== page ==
Martin waited three more days before he returned to the walled-in garden and the maiden in the tower. He sensed he ought to wait even longer, but he simply could not. However, he did not see the maiden. Saddened, he returned home. He tried four times more to see the young girl, each time to no avail. All he ever saw when he was at the garden were a few bees buzzing around the fig tree whose season was coming to an end. It was then that he decided he should journey out and give his heart time to forget the beautiful damsel.


In his wanderings, he came across a castle and an orphaned prince there-in. The prince was only a few moons older than himself, and they quickly befriended each other. When young Prince Daniel learnt of Martin's beautiful cousin, Princess Halena, Daniel went on his own journey in hopes of making her his queen. Martin took this time to wander further himself, still trying to forget the fair maiden.

Martin left Prince Daniel's castle and journeyed to the river's end until he came upon the sea. There, he saw a merchant ship setting sail. He applied to the captain, a young man by the name of Peter, and joined the crew. Some months later, the ship returned to the land of York, and Martin decided the sailing life was not for him. He got along well with Captain Peter and also with the owner of the ship, Sir Edward, but he did not get along so well with the rolling waves and lack of gourmet food.

"Ah, Martin, I understand," Sir Edward told him. "If you are going to remain on land, I have three daughters, all of whom should be wed soon. I am sure they will come to meet the boat and perhaps you will enjoy their company. You are a fine young man, hard-working, honest, and with an appetite that rivals my own." Sir Edward laughed jovially.

Martin still pined for the honey-haired girl who lived in the tower, but thought meeting new girls might help, and so he agreed to travel to Sir Edward's home. The girls, as well as their two brothers, came to the ship. All three of the maidens were lovely, but the loveliest was the youngest one, Diana. She was only a year younger than himself, and her two older sisters, twins, were about a year older than he. Where her sisters' locks were a beautiful chestnut brown, Diana's were black as a raven's wings. And Diana's eyes were a lovely deep violet color instead of the emerald green of her sisters.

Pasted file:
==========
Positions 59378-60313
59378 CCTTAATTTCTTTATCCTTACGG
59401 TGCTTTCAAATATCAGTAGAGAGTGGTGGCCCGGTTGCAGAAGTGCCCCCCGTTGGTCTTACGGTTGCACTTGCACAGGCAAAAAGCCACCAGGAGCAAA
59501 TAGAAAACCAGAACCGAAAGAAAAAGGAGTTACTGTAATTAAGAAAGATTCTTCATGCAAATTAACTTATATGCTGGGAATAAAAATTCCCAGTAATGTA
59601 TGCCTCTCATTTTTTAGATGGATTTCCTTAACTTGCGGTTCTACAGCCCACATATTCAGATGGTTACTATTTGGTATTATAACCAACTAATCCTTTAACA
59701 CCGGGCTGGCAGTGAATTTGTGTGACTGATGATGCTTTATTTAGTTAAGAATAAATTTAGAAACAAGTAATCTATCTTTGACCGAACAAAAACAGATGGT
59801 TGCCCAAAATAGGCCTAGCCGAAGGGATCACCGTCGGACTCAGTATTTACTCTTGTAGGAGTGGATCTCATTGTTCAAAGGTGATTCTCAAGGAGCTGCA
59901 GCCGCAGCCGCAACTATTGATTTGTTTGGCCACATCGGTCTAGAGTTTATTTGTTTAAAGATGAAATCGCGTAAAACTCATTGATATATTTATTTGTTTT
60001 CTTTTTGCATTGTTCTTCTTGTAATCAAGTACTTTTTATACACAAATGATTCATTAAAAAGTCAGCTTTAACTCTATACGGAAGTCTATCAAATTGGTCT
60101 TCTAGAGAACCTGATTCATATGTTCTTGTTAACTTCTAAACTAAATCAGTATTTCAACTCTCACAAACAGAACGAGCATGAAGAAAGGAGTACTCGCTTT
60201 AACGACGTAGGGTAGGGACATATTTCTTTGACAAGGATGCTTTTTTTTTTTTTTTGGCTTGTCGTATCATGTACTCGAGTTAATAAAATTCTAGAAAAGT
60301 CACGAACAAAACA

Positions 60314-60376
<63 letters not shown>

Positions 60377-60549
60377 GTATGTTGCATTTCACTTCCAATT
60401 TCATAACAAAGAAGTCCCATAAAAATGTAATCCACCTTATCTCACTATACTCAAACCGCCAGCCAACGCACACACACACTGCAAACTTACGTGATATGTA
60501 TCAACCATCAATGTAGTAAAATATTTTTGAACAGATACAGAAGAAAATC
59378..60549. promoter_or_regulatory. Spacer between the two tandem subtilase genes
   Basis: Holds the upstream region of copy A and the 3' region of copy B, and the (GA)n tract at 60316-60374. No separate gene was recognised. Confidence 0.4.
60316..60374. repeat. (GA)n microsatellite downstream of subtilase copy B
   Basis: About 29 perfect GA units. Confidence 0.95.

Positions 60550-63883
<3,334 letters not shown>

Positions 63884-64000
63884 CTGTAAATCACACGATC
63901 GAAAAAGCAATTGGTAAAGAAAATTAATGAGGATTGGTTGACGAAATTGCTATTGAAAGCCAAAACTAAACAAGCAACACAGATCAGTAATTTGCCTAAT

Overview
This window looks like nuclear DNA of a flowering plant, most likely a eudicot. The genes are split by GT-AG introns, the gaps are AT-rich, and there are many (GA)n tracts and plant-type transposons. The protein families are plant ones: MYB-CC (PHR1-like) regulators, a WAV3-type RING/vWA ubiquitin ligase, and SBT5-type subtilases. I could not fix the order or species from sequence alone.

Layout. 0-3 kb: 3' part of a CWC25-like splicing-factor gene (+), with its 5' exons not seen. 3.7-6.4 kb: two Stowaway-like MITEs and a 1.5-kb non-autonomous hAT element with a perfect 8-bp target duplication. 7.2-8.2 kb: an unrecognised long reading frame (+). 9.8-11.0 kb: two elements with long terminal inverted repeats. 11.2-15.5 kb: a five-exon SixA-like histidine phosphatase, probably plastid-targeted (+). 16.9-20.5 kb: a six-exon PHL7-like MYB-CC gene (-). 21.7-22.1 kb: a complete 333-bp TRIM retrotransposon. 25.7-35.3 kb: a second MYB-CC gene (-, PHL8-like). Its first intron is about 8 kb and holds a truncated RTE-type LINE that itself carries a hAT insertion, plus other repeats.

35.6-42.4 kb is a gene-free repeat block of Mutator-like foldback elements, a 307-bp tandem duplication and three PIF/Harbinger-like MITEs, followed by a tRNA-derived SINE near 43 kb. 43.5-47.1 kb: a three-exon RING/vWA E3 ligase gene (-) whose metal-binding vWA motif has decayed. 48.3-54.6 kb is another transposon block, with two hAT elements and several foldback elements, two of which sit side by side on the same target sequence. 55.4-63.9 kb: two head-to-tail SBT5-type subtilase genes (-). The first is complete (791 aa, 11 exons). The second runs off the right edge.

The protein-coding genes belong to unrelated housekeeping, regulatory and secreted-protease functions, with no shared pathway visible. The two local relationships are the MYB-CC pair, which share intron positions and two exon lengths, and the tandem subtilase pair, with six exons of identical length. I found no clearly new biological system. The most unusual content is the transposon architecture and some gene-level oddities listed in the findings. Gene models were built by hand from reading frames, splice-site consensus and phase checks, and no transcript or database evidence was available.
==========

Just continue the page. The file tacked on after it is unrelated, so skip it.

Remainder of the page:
After three fortnights staying with Sir Edward and his family, Martin had learnt that Diana was intelligent as well, preferring to spend her evenings with a book rather than going out with her sisters. It was on one of these evenings, when Diana and he were reading together a story about some magical bees and the honey they made turning to gold, that Martin realized he had to go back to find his honey-haired maiden. He and Diana had become fast friends, but there were no other feelings between them. Diana seemed pleased when she and her family bid Martin good-bye; not so much pleased that he was leaving, but pleased to know he was following his heart, for she was a good friend, indeed.

On his trek back to the garden and tower, he wandered through Brook Land with the intention of visiting his friend Prince Daniel to see if he had returned from Champion Creek a bachelor or a groom. The castle appeared vacant, and no one answered his knocks. He continued on his way, but just as he left the castle's vicinity, he spied a strange beast in the forest moving quickly along the trail toward him. There seemed something familiar about the animal, but Martin could not determine why he should think so. He was too far from the beast to be certain, but it stood somewhat taller than a man.

The beast let out a noise, a mournful sounding cry. Martin felt the hairs along his arms stand on end. His curiosity about the beast was great, but his heart reminded him that if he tangled with the beast and did not come out alive, he would be certain to never see the beautiful golden locks and hear the beautiful voice of the girl in the tower again. At least if he returned to the tower, there was the possibility she would be there. He turned off the forest trail to hide, and was relieved when the beast did not follow him but continued on toward the castle. Disappointed earlier that his friend, Daniel, was not at home, he was now thankful that the young prince was not in the beast's path. When he felt a safe distance away, he returned to the open road and quickly made his way back to the village of Sleepy Hollow that he had left some months before.

The season of figs had long passed and still the young man had not returned.

Honey sat on the ground, a thick blanket beneath her. She loved sitting here in the garden, underneath the branches of the large fig, where Leffe could easily see her while she tended almost any part of the large garden. The garden was covered in frost, but she didn't mind as long as she was outdoors instead of in her tower. It was only recently that Leffertia had made good on her "someday" promise and let Honey out in the garden with her. Honey was glad that the young man kept his distance after she ignored his calling, as she was sure it was his prolonged absence that helped ease Leffe's mind. Leffe had been convinced the young man wanted to steal Honey away.

Honey placed the book she was reading on a nearby rock. She couldn't help thinking of that man all the same, and as much as she was relieved that he had not returned, she was equally disappointed. Nearby, some honeybees buzzed cheerfully around some early spring blossoms. She looked up above her; the branches of the fig were bare now, but she knew from years of watching the garden from her window that it would only be a couple of fortnights before small leaf buds started to show. She wondered if he would show with the figs. She started to wonder if he was a figment of her imagination; a fig sprite she had dreamed up in her loneliness.